From Wikipedia, the free encyclopedia
Jump to: navigation, search
View over Begnadalen from Lærskogen, with the large woodland ranging all over to Randsfjorden on the left and Hedalsfjella in the right background.

Valdres is a traditional district in central, southern Norway, situated between Gudbrandsdal and Hallingdal. The region around Valdres consists of the six municipalities of Nord-Aurdal, Sør-Aurdal, Øystre Slidre, Vestre Slidre, Vang and Etnedal. Valdres has about 18,000 inhabitants and is known for its excellent trout fishing. The main road is E16 and Fylkesvei 51.

The name[edit]

The name is very old, and the meaning unknown. The first element is maybe related to the German word Wald 'forest'.


Administratively, Valdres belongs to Oppland. It consists of the municipalities Nord-Aurdal, Sør-Aurdal, Øystre Slidre, Vestre Slidre, Vang and Etnedal. The main town in the region is Fagernes, where there also is an airport. European route E16 is the main highway, while the main rivers are Begna and Etna. The railroad connection from Oslo (Valdresbanen) was shut down in 1988,[1] and the tracks are now removed.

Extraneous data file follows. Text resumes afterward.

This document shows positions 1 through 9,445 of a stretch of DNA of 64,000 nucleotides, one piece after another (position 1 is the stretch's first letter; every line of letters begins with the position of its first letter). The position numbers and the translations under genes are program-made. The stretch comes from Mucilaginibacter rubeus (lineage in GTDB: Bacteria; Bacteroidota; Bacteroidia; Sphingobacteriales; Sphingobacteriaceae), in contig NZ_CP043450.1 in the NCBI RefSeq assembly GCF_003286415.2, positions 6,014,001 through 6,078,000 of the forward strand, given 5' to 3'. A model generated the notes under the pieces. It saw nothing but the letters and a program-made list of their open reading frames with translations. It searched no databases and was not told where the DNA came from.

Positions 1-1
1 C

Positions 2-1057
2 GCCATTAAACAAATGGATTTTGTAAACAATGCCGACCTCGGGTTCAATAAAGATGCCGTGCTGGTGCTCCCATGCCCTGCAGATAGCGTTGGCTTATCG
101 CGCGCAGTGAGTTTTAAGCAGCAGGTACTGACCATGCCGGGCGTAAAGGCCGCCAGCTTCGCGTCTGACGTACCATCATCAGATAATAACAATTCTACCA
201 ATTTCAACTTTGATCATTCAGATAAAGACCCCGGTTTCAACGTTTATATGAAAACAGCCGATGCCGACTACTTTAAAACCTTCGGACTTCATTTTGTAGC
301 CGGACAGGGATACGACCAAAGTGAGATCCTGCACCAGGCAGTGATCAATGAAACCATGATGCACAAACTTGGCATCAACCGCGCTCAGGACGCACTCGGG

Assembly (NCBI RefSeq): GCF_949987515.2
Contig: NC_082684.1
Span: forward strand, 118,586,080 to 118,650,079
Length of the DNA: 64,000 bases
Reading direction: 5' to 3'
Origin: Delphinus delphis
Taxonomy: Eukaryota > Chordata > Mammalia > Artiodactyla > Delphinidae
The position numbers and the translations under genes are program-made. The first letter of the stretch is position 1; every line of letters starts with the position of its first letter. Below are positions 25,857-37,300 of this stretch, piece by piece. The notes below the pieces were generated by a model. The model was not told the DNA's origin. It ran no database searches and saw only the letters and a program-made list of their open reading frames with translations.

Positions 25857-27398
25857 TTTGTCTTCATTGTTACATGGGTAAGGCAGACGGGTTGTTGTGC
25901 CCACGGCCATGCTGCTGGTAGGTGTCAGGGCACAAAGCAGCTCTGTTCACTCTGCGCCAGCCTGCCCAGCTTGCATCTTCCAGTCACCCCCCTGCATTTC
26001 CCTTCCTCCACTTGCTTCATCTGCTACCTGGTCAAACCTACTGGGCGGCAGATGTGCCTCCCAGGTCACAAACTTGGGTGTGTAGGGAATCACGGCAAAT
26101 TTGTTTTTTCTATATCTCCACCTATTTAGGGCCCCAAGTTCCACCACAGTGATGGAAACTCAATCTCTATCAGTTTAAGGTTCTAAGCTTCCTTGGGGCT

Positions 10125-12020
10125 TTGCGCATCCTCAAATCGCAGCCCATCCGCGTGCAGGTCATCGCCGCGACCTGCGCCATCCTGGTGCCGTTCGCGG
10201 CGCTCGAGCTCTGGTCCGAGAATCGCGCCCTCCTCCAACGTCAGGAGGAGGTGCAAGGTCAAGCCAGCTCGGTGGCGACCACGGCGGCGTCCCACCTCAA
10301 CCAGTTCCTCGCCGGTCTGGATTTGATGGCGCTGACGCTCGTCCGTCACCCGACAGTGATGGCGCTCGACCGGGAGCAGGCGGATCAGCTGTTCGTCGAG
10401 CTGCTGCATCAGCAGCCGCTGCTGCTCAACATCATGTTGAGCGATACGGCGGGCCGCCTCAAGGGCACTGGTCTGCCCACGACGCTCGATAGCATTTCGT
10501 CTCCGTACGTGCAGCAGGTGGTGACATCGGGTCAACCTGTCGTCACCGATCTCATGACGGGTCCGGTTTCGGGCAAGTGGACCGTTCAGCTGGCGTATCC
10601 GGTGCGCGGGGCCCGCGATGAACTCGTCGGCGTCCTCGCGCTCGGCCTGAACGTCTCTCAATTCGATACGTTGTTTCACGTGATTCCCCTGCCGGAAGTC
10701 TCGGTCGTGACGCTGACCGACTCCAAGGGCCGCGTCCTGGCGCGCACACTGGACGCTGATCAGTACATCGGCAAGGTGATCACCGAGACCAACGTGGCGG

Valdres is located approximately midway between Oslo and Bergen. The valley is protected to the west and north by the Jotunheimen mountains (see Valdresflye) and to the south by the Gol mountain ridge. Historically, Valdres has had an agricultural economy, but tourism has grown in prominence in later years. Beitostølen, a highly developed tourist area for winter tourists and who have hosted FIS Cross-Country World Cup multiple times is located in Valdres.

Valdres March[edit]

Problems playing this file? See media help.

Valdres March (Norwegian: Valdresmarsjen) is the title of a Norwegian march composed by Johannes Hanssen and published by Boosey & Hawkes. The main theme is the signature fanfare for the Valdres Battalion, which is based on an ancient melody formerly played on the medieval lur. The melody of the trio section derives from a fiddle tune traditional in Hardanger and a pentatonic folk tune, above a typical Norwegian drone bass line. First performed in 1904, the composer played the baritone horn part together with the band of the 2nd Regiment of Norway.[2]


  1. ^ Go Norway. "Nord-Aurdal". Go Retrieved 30 March 2012. 
  2. ^ Ear Floss. "Valdres - Concert Band". Ear Retrieved 30 March 2012. 

External links[edit]

Coordinates: 60°55′N 9°10′E / 60.917°N 9.167°E / 60.917; 9.167